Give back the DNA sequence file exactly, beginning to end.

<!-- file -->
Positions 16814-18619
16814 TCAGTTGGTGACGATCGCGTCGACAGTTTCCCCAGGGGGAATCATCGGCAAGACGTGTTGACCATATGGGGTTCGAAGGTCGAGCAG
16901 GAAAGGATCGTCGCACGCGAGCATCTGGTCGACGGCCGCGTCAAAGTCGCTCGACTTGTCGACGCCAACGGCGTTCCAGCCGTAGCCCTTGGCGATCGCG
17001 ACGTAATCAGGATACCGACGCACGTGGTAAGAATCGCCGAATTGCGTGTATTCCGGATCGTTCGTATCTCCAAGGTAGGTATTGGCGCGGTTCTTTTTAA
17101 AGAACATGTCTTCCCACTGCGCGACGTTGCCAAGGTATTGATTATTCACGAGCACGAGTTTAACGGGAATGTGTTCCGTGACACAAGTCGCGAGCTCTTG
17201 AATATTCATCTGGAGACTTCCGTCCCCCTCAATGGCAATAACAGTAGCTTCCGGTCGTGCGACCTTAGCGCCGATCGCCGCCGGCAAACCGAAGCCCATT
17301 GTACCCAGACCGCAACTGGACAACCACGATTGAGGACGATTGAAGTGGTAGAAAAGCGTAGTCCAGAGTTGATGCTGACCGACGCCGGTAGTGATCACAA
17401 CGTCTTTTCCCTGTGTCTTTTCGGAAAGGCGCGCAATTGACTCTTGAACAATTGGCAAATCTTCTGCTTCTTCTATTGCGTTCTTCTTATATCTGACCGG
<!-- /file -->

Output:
Positions 16814-18619
16814 TCAGTTGGTGACGATCGCGTCGACAGTTTCCCCAGGGGGAATCATCGGCAAGACGTGTTGACCATATGGGGTTCGAAGGTCGAGCAG
16901 GAAAGGATCGTCGCACGCGAGCATCTGGTCGACGGCCGCGTCAAAGTCGCTCGACTTGTCGACGCCAACGGCGTTCCAGCCGTAGCCCTTGGCGATCGCG
17001 ACGTAATCAGGATACCGACGCACGTGGTAAGAATCGCCGAATTGCGTGTATTCCGGATCGTTCGTATCTCCAAGGTAGGTATTGGCGCGGTTCTTTTTAA
17101 AGAACATGTCTTCCCACTGCGCGACGTTGCCAAGGTATTGATTATTCACGAGCACGAGTTTAACGGGAATGTGTTCCGTGACACAAGTCGCGAGCTCTTG
17201 AATATTCATCTGGAGACTTCCGTCCCCCTCAATGGCAATAACAGTAGCTTCCGGTCGTGCGACCTTAGCGCCGATCGCCGCCGGCAAACCGAAGCCCATT
17301 GTACCCAGACCGCAACTGGACAACCACGATTGAGGACGATTGAAGTGGTAGAAAAGCGTAGTCCAGAGTTGATGCTGACCGACGCCGGTAGTGATCACAA
17401 CGTCTTTTCCCTGTGTCTTTTCGGAAAGGCGCGCAATTGACTCTTGAACAATTGGCAAATCTTCTGCTTCTTCTATTGCGTTCTTCTTATATCTGACCGG